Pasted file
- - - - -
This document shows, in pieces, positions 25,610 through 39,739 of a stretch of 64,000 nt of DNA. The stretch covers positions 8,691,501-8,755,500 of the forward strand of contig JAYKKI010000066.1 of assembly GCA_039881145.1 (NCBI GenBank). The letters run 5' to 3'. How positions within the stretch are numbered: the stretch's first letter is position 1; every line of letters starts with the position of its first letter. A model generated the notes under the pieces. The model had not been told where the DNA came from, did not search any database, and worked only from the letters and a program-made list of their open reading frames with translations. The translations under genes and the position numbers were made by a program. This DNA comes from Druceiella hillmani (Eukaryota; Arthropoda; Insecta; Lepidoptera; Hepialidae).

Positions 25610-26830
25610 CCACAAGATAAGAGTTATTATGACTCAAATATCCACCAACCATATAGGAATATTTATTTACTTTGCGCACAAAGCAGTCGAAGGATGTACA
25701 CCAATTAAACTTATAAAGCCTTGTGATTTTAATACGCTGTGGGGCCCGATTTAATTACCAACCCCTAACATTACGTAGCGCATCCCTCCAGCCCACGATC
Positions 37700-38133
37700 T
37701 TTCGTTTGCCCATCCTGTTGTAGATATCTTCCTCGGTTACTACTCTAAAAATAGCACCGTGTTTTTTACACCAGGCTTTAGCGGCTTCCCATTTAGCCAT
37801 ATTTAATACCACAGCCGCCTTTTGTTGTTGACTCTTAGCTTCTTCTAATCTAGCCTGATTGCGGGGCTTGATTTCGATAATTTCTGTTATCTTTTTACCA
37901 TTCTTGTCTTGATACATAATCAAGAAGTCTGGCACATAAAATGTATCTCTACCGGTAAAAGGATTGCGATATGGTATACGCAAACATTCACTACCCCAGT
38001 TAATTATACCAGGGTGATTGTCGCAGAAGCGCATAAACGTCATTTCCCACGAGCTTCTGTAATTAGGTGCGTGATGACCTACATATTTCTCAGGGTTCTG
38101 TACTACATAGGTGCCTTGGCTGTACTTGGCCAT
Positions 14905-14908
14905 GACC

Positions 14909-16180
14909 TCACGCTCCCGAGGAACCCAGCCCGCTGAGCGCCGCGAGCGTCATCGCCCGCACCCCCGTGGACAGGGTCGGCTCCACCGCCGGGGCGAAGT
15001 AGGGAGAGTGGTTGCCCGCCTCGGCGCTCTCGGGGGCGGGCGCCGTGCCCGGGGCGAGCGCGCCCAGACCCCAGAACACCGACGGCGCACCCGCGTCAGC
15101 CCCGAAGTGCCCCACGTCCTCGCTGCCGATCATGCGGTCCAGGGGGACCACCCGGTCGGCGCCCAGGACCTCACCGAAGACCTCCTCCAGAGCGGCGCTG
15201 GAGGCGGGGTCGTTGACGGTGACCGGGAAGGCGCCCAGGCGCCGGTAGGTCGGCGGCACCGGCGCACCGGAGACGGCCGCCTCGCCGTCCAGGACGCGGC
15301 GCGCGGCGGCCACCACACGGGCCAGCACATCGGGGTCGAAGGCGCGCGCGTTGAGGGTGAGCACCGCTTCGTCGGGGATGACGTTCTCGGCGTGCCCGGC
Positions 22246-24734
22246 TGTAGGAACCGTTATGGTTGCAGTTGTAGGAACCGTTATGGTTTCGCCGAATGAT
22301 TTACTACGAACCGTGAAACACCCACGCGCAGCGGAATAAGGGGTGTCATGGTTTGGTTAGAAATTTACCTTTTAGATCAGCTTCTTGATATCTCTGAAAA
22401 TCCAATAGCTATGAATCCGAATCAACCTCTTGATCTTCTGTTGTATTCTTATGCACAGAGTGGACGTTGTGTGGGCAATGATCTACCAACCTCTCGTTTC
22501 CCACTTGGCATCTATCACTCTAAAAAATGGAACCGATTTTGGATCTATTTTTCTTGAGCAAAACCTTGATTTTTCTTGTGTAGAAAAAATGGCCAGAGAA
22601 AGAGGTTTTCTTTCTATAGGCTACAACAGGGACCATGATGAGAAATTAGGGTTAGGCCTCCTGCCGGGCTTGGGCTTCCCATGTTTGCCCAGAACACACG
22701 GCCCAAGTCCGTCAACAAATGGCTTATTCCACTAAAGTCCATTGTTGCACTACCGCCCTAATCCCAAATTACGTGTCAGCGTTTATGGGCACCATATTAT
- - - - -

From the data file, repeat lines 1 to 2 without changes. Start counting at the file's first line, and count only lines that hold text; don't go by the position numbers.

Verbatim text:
This document shows, in pieces, positions 25,610 through 39,739 of a stretch of 64,000 nt of DNA. The stretch covers positions 8,691,501-8,755,500 of the forward strand of contig JAYKKI010000066.1 of assembly GCA_039881145.1 (NCBI GenBank). The letters run 5' to 3'. How positions within the stretch are numbered: the stretch's first letter is position 1; every line of letters starts with the position of its first letter. A model generated the notes under the pieces. The model had not been told where the DNA came from, did not search any database, and worked only from the letters and a program-made list of their open reading frames with translations. The translations under genes and the position numbers were made by a program. This DNA comes from Druceiella hillmani (Eukaryota; Arthropoda; Insecta; Lepidoptera; Hepialidae).

Positions 25610-26830